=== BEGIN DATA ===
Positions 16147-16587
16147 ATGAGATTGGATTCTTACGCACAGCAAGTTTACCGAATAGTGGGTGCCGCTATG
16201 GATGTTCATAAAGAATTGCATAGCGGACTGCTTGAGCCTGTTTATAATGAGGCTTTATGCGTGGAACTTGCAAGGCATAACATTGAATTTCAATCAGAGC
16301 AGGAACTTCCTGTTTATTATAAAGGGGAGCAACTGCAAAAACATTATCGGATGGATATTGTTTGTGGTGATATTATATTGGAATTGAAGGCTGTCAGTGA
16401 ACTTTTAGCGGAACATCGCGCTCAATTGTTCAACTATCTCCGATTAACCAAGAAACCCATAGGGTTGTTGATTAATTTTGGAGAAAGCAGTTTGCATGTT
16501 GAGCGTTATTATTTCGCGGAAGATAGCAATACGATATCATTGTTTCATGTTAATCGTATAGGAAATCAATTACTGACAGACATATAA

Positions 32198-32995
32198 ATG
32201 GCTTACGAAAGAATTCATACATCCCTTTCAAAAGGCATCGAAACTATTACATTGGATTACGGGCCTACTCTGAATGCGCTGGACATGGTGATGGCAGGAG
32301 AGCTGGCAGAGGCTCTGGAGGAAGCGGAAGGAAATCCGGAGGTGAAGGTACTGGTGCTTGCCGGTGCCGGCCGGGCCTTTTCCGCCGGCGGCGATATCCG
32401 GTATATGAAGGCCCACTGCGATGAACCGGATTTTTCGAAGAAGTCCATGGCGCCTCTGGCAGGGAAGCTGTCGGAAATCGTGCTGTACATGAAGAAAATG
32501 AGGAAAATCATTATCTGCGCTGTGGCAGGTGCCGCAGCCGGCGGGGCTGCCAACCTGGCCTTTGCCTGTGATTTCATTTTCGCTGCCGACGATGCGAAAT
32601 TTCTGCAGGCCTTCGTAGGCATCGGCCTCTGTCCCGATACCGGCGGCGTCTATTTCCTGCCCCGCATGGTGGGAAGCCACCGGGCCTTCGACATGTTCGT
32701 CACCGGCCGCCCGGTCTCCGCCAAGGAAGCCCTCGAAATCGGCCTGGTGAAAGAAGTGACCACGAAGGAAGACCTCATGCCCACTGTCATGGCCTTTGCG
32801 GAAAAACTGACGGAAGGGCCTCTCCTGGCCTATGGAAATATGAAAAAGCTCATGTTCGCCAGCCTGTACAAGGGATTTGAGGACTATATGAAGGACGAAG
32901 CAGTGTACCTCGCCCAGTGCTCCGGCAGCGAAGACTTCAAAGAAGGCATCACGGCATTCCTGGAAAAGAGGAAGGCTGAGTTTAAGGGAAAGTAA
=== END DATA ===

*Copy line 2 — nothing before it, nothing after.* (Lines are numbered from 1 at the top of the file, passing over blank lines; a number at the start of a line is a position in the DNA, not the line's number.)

16147 ATGAGATTGGATTCTTACGCACAGCAAGTTTACCGAATAGTGGGTGCCGCTATG